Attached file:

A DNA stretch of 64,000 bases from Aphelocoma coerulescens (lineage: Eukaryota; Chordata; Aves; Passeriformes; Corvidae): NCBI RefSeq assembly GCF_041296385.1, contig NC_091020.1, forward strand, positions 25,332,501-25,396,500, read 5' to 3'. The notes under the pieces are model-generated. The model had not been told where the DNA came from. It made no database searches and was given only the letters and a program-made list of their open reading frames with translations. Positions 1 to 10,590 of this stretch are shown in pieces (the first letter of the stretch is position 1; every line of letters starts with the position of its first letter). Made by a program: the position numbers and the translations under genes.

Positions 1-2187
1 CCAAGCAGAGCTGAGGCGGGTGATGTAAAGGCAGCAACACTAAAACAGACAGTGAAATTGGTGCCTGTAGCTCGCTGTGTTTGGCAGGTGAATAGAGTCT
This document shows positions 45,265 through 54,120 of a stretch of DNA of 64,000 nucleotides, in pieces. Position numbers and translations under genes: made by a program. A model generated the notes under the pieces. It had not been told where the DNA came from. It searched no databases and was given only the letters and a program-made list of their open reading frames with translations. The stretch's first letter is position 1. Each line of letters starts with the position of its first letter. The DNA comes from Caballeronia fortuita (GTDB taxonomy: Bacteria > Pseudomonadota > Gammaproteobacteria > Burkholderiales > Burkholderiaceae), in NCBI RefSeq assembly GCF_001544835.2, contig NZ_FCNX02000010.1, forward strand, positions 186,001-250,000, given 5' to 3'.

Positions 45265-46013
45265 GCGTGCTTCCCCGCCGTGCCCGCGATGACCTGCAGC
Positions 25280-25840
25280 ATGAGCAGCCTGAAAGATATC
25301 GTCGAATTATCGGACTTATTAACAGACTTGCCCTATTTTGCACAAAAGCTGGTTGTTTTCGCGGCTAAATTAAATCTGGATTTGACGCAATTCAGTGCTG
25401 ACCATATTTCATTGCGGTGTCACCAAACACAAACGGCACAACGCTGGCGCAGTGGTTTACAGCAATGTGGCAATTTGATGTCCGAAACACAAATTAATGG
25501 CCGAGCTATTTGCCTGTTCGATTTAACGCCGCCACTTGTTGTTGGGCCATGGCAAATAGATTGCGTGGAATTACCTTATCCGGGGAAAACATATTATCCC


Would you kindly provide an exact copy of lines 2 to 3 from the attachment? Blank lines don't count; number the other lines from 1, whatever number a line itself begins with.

Positions 1-2187
1 CCAAGCAGAGCTGAGGCGGGTGATGTAAAGGCAGCAACACTAAAACAGACAGTGAAATTGGTGCCTGTAGCTCGCTGTGTTTGGCAGGTGAATAGAGTCT